"The Moroccan gas industry: discovering its potential and promising future" is the title of the webinar held on 26 September, as an appetizer to the 3rd Oil and Gas Summit in Morocco, organised with the support of the National Office of Hydrocarbons and Mines (OHYM).
The debate, broadcast live on LinkedIn, was moderated by Edward Reed, Energyvoice journalist specialising in the African gas industry, and featured Imane Mansourine, Director of Production and Development at OHYM; Mohammed Seghiri, COO of Sound Energy; and Pierre Raillard, Director of Gas Business and Regional Director for Morocco at Chariot.
In her first speech, the director of the Moroccan National Hydrocarbons Office underlined the duty of the international community to combat climate change, a fight to which the Kingdom of Morocco is committed. "We want to promote the role of natural gas in the energy mix of countries as a substitute for oil, which is much more positive in terms of polluting emissions," said Mansourine, who recalled that by 2030, Morocco's objective is to obtain 52% of its energy from renewable sources.
The director stressed the idea that renewables do not yet offer the continuity required by industry, due to temporary or seasonal supply interruptions, which is why it is necessary to have the back-up of another energy source, such as natural gas.
Precisely for this reason, Morocco can play a very important role in the global energy transition, for which it has a series of favourable factors to attract foreign investment in the gas sector: political stability, favourable regulation, good future prospects thanks to the exploration of new fields and the development of storage and transport infrastructures.
The OHYM director also described the facilities provided by Moroccan legislation for companies investing in the development of the gas sector, such as one of the most favourable tax regimes in the world: low royalties of 5% for gas production and 3.5% for offshore production; 10 years of tax relief from the entry into production of the field; VAT exemption for all equipment and materials necessary for production; and unrestricted repatriation of profits.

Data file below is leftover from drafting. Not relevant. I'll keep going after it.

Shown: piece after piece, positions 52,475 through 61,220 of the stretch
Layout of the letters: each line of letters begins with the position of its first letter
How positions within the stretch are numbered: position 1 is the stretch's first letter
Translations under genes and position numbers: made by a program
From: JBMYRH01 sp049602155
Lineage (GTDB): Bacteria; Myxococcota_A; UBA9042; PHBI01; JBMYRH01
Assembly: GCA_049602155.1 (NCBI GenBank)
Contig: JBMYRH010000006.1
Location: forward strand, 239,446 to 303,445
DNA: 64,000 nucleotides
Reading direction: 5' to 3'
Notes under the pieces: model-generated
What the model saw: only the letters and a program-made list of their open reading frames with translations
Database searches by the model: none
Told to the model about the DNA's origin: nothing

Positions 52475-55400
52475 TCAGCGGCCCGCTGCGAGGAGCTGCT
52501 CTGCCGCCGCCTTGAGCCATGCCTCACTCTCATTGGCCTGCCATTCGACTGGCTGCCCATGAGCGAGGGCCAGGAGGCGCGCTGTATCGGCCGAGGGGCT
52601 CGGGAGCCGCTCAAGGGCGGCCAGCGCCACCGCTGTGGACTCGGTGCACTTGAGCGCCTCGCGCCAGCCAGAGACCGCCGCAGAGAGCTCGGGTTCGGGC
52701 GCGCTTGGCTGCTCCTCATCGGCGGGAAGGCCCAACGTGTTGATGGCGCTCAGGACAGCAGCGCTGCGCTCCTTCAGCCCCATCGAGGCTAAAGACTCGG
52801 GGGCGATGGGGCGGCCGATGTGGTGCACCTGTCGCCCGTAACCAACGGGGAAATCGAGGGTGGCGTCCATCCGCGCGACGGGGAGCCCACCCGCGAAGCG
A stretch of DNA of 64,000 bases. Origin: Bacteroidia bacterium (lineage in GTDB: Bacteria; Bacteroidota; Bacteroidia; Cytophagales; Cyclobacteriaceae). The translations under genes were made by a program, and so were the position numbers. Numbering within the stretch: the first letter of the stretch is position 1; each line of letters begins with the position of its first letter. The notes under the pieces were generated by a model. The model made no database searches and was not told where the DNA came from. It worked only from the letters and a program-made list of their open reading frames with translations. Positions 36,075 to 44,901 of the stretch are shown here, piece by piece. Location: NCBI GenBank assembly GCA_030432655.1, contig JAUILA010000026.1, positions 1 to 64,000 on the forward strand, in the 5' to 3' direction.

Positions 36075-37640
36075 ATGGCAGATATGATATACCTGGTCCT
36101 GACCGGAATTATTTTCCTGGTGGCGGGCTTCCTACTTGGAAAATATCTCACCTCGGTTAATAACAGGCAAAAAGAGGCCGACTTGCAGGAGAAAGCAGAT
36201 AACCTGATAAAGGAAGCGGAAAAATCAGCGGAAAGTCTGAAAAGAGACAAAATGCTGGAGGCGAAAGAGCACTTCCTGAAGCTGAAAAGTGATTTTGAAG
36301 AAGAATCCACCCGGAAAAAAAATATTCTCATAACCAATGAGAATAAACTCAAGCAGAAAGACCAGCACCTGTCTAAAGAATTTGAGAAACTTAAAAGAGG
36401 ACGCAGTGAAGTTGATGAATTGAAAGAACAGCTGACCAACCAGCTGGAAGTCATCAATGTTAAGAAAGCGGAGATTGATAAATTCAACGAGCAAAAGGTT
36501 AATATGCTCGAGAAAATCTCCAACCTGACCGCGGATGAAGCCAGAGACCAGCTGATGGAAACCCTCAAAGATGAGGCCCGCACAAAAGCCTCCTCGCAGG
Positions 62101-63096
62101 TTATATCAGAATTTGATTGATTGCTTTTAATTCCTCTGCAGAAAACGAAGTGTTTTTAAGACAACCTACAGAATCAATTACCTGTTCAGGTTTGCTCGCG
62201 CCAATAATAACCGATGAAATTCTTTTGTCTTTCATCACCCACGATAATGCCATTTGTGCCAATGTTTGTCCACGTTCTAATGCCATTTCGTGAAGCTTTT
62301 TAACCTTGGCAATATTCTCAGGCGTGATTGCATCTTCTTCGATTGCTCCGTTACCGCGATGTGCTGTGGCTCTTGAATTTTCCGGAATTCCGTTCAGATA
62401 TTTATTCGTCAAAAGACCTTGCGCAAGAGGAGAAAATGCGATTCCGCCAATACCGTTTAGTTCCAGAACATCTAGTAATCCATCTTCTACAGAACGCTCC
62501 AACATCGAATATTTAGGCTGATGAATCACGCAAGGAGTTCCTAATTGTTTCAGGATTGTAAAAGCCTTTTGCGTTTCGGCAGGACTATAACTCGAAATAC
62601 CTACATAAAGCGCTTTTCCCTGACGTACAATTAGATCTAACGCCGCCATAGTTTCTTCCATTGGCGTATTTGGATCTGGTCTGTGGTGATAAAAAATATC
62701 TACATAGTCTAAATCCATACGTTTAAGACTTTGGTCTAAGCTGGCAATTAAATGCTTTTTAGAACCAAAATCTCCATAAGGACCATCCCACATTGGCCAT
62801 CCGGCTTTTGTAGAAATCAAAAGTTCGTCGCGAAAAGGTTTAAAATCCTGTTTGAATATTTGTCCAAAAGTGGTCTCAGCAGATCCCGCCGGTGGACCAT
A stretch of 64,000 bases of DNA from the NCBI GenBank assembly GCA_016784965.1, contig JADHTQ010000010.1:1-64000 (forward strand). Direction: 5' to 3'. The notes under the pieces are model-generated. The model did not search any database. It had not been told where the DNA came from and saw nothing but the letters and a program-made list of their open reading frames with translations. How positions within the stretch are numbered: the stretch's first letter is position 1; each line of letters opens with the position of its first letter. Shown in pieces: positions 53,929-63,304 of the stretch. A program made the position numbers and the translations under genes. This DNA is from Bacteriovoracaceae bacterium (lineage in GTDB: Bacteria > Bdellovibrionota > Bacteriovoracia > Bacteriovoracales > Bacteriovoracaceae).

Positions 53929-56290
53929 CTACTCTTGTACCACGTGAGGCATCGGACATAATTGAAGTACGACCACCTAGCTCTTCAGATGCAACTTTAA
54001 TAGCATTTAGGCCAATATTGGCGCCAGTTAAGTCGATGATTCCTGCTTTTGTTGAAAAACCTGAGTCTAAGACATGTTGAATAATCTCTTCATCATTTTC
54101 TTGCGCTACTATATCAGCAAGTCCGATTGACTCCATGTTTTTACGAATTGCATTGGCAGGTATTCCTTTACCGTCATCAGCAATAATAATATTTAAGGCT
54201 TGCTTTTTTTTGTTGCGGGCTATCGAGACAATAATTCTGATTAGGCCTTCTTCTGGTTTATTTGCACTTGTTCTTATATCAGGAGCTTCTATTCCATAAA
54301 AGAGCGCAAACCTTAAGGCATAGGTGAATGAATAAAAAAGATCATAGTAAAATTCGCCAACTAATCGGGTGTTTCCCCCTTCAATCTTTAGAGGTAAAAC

Chariot and its production in Larache
In his speech, Pierre Raillard described the assets that his company, Chariot, has in Morocco, and he valued positively the strategic position of the kingdom between Europe and sub-Saharan Africa. "Our main objective is to provide the necessary supply to homes and industries in Morocco, although we do not rule out the possibility of exporting to Europe, mainly to Spain and Portugal, if there are surpluses," he said.
The Chariot executive quantified the planned production at its star field (Anchois, near Larache) at around 105 million cubic metres, and explained that they are currently discussing with the Moroccan government the details of interconnection and transport of this production. "Gas is a necessary product to accompany the energy transition," he concluded.
Sound Energy priorities
The third speaker, Mohammed Seghiri, COO of Sound Energy, also referred to his company's operations in Morocco and highlighted what, in his opinion, are the priorities of the company's performance in the kingdom: a culture of safety, working closely with contractors and subcontractors; the use of the latest technological advances, with innovations such as horizontal drilling techniques and electrical stimulation of reserves; proper management of the inherent risk in this industry; and the improvement of its capabilities to achieve business excellence.
Looking ahead, Seghiri sees Morocco "very well positioned in the global energy market, as well as in renewable energy and the hydrogen economy. But we must not neglect gas production, to ensure consumption while renewables are being deployed.
This webinar served as a prologue to a forum to be held from 24 to 26 October in Marrakech, about which Atalayar will keep you informed.